The 22-member Arab League sent dozens of observers to Syria on December 26 to monitor the government's implementation of a deal aimed at ending violence that has reportedly killed more than 5,000 people since mid-March.

In an interview with U.S. television this past weekend, Qatari emir Sheikh Hamad bin Khalifa al-Thani said he favored sending Arab troops to Syria to stop the killing.

Russian presidential candidate seeks democracy

A wealthy Russian, who is challenging Vladimir Putin for Russia's presidency in March, says his country faces the danger of violent revolution if it does not move quickly to democracy.

Mikhail Prokhorov, a billionaire bachelor says that 15 to 20 percent of the population who live in the big cities want to live in a democratic country.

The 46-year old Prokhorov also denies accusations he was allowed into the presidential campaign to split the opposition and lend democratic legitimacy to a vote Mr. Putin seems almost certain to win.

Mr. Putin is seeking to return to the Kremlin and rule until at least 2018.

But protests against alleged fraud in a December 4 parliamentary vote have exposed growing discontent with the system he has dominated for 12 years.

Chinese woman honored for helping a child hit by vehicle

A Chinese woman who tried to save a child who was struck by a vehicle in the street last October has been named a national role model by the official news agency Xinhua.

Online video showed at least 18 people walked past two-year-old Yue Yue as she lay bleeding and unconscious in the street in southern China before Chen Xianmei picked her up and moved her to safety.

Yue Yue died of her injuries after the incident but the video shocked the Chinese public and triggered an outbreak of national soul-searching about the impact of rapid development and urbanisation

Prominent anti-Taliban tribal leader killed in Afghanistan

Officials in Afghanistan say prominent anti-Taliban tribal leader Mohammad Nahim Agha Mamahas was assassinated today while praying inside a mosque in the city of Kandahar.

The Kandahar governor's office condemned the killing as an anti-Islamic that desecrated a place of worship.

Taliban insurgents have assassinated hundreds of Afghan government officials and supporters in recent years, seeking to weaken public confidence in President Hamid Karzai's administration.

Turkish Cypriot leader Denktash buried

Funeral services were held in Nicosia Tuesday for Rauf Denktash, a champion of Turkish Cypriot independence. Mr. Denktash, who left office in 2005, died last week at the age of 88.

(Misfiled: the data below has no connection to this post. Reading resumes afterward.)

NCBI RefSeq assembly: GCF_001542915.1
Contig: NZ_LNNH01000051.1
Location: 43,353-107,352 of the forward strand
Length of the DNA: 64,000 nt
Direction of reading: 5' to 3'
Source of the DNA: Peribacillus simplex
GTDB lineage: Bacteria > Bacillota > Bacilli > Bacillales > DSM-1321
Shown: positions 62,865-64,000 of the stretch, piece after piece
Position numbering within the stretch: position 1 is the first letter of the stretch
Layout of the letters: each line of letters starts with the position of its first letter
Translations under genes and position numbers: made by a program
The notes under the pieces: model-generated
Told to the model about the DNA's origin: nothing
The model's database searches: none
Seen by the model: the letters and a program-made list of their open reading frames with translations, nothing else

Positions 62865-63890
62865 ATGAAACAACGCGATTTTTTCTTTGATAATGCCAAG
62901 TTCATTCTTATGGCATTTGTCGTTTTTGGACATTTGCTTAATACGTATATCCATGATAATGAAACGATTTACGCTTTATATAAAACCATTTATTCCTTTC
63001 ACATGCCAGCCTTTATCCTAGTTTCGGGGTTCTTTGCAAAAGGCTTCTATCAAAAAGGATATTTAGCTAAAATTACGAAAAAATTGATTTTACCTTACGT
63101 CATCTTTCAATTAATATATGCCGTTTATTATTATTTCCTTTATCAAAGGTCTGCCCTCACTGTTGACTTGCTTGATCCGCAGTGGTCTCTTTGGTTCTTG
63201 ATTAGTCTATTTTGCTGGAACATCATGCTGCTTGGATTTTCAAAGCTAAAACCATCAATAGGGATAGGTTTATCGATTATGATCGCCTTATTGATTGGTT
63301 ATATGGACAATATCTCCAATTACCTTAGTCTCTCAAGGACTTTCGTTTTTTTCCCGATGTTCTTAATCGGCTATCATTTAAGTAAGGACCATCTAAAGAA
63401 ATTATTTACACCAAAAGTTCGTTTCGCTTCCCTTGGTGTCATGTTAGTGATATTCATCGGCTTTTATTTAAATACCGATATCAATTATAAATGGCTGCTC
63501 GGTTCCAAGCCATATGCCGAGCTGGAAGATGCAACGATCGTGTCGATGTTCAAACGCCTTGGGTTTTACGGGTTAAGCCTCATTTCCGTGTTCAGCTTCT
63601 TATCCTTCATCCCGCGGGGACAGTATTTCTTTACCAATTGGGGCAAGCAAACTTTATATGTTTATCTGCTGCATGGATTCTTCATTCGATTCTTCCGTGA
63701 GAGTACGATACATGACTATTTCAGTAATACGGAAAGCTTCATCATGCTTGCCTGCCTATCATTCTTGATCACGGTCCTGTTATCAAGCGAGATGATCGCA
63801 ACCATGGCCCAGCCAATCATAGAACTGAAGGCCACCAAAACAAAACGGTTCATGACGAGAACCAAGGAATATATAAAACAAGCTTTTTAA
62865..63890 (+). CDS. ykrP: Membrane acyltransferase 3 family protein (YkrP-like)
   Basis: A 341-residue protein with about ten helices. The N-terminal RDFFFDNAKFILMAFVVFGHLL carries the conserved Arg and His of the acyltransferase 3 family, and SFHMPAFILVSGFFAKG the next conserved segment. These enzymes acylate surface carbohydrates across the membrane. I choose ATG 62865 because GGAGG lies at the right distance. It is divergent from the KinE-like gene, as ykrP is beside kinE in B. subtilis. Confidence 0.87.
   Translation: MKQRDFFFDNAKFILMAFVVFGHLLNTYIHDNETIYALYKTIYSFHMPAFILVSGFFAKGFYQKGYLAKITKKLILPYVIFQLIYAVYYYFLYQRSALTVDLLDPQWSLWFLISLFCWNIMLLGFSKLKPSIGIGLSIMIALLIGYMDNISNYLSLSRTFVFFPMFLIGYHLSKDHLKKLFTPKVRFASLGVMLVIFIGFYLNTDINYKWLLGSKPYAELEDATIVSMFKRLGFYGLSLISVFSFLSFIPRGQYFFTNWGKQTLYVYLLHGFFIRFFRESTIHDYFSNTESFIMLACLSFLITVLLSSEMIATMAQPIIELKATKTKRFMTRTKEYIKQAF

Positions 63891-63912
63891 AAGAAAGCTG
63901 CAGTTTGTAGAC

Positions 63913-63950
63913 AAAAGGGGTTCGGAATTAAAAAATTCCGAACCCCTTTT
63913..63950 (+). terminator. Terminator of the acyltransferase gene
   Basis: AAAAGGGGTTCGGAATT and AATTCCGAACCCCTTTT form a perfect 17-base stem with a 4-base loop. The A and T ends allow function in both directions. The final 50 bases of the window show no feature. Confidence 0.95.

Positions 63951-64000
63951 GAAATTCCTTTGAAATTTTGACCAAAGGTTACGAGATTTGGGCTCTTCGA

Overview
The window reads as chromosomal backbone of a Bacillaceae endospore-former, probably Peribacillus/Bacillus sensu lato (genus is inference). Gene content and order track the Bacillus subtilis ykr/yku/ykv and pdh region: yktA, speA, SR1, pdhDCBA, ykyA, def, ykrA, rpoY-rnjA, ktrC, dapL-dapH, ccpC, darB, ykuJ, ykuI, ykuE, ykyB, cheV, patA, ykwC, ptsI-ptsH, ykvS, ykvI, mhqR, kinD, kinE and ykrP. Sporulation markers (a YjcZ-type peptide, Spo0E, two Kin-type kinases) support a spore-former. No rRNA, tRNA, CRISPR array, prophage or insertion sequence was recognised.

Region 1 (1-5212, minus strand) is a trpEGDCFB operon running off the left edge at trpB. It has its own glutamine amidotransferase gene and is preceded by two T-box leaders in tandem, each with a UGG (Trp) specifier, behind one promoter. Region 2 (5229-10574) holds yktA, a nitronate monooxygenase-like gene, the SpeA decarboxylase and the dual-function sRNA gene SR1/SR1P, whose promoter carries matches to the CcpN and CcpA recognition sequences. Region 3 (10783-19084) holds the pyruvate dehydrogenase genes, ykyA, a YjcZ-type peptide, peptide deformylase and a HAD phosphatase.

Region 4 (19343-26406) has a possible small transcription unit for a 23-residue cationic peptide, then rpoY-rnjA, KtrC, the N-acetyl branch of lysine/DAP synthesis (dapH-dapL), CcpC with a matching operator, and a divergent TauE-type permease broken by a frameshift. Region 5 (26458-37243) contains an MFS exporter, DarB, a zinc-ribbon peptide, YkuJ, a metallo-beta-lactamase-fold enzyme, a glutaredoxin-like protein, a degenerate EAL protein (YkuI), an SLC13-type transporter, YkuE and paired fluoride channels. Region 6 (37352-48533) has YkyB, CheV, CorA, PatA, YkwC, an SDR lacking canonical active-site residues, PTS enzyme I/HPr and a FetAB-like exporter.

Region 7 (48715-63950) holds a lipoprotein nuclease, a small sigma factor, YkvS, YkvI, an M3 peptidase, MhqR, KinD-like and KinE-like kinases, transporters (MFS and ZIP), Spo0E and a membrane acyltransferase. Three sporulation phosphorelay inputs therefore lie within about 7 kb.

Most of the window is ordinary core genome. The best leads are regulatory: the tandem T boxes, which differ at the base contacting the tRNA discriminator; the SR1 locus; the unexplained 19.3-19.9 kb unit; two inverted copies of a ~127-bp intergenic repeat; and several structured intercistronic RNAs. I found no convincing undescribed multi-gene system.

Cyprus has been divided since 1974, when Turkish troops invaded in response to a short-lived coup by Greek Cypriots backed by Greece's then-ruling military junta. In 1983, Denktash announced the formation of a breakaway Turkish Cypriot state.

His death came just days ahead of reunification talks to be held in New York state under the auspices of the U.N. Secretary-General, Ban Ki-moon.

Canadian peacekeepers were stationed in Cyprus from 1964 to 1993, one of Canada's longest overseas military commitments. A small Canadian presence remains on the island as reunification efforts proceed.



Kraft Foods Inc. announced Tuesday that it is cutting 1,600 positions in North America as it prepares to split its business in two parts, but only "very minimal" layoffs are expected in Canada. The Northfield, Ill.-based food announced in August that it would split into two independent companies: a global snacks business and North American grocery business.

Kraft said the moves are needed to help the businesses run more effectively. The cuts will be made over the coming year among its sales, corporate and other business units. About 20 per cent of the job eliminations are currently open positions. The biggest single blow will be to Kraft's U.S. sales force -- about 40 per cent of the 1,600 positions being eliminated -- as the company switches to a broker, or independent sales force, south of the border.

"In Canada, we are not doing the same thing," said Kathy Murphy, Kraft Canada's director of corporate affairs. "In Canada, the sales force structure will be the same moving forward as it is today, which is head office, headquarters and retail sales for both companies," Murphy told The Canadian Press. She later emailed that only 10 layoffs were planned in Canada, where the company has some 5,800 employees. Kraft has roughly 127,000 employees worldwide, including 46,500 in North America.